The Top Five Snacks Your Kids Should Not Be Eating

While it may not be as obvious as allowing the little ones to win the battle in which they’re begging for candy at the grocery store, many a seemingly healthy snack option for kids is still filled to the brim with it.

And with the kids home from school and sleep away camp having ended, many parents will find themselves with a busier than normal schedule for these last few weeks of the summer before back to school time lands upon us.

Even the most dialed in routine of a biweekly healthy food prep can go awry with the kids home all day long, so it’s easy to find yourself in a situation where the easy choice may sometimes win over the healthier option.

But at what point is quick and ready to go too much of a deal breaker?

Some choices are obvious; serving your three year old a bag of chips and a soft drink is a surefire recipe for a back-seat bonk, but what about some of the other ‘kids foods’ that seem like they might be the way to go?

Below are my top five sneaky choices to avoid, followed by a healthier version which will keep the little ones energized enough to fuel their swim lesson, tennis practice or ballet class without coming back to cause a tantrum later on.

1. Gatorade and a banana before soccer practice. Too much sugar, zero protein and fat to balance out all that sugar, sourced from anything from corn syrup to sucralose! Sure, the banana is a natural item, but still when paired with a Gatorade, the glycemic load of the meal is enough to send even the most well behaved child into a sugar high, followed by a tantrum, (1) Instead, make them a homemade smoothie. You’ll know what’s going into it and you can ensure it’s not just another sugar-surge, as many a store bought smoothie or just might be.

2. Squeezable yogurt in a tube. One popular brand contains 10 grams of sugar with hardly any fat (.5 gm) or protein (2g), plus an arsenal of unfavorable additives from carrageenan to red #40 and blue #1. (2) Is it really worth the fact that the tubes are convenient here?

3. Fruit leather. The not so healthy options might contain sulfur and corn syrup, but even those marketed as natural leave a lot to be desired. High in sugar and high in cost, you’re far better off providing fresh, low glycemic fruit like green apple, paired with diced avocado and lime juice for a more balanced, blood-sugar stabilizing option.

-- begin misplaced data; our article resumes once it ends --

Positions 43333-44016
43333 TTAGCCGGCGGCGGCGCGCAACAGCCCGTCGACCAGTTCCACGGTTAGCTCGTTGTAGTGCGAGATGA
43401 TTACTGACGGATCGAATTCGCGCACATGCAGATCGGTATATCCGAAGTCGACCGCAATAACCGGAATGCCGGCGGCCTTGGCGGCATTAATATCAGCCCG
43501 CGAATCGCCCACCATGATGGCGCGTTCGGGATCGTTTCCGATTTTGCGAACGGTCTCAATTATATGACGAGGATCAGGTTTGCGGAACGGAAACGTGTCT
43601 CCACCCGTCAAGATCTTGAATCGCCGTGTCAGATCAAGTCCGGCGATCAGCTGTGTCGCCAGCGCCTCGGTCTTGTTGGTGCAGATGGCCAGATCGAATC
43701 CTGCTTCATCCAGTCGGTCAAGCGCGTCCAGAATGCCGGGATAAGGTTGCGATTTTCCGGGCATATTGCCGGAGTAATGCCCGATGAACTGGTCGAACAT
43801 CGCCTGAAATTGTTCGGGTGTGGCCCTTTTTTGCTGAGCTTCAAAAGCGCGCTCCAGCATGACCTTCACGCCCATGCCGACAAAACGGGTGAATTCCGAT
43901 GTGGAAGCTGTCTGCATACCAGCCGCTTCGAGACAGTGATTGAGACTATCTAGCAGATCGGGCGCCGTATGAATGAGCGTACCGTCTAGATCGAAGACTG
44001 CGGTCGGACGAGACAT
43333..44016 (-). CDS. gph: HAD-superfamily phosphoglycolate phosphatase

4. Trail Mix. Here’s a pandora’s box for you! If you’re making it at home, sprouting walnuts, toasting organic coconut without adding sugar to it and serving it as part of a balanced meal or snack with a viable protein option, that’s one thing. But if you’re relying on what you’re finding even at the farmer’s market or health food store, tread lightly. These days, anything seems to be fair game in trail mix. You’ll easily find versions with carob chips (which still tend to have sugar added), copious amounts of dried fruit, highly allergenic peanuts and what ends up being a high in sugar, low in nutrient snack.

5. “Just one cookie”. There can be a time and place for a special occasion treat, of course. Making a Paleo-ish batch of brownies or cookies for a child’s birthday party, to be served after a meal with balance protein, fat and veggies, sure. But offering the little ones a cookie or two as a snack to tide them over to dinner is a ticket to a tantrum. Just think about how you feel if you go for the sugar mid afternoon at the office! Not that great, right? Make sure they’re getting enough nutrient dense calories earlier on in the day and that any and every meal or snack to follow follows the very same template.

Sugar is the bad guy for all of us, really.
(1) “List of Ingredients in Gatorade.” LIVESTRONG.COM. LIVESTRONG.COM, 16 Apr. 2015. Web. 07
Aug. 2016.
(2) Klein, Sarah. “What’s Really In Those Squeezable Yogurt Tubes For Kids? (INFOGRAPHIC).” The Huffington Post. TheHuffingtonPost.com, n.d. Web. 07 Aug. 2016.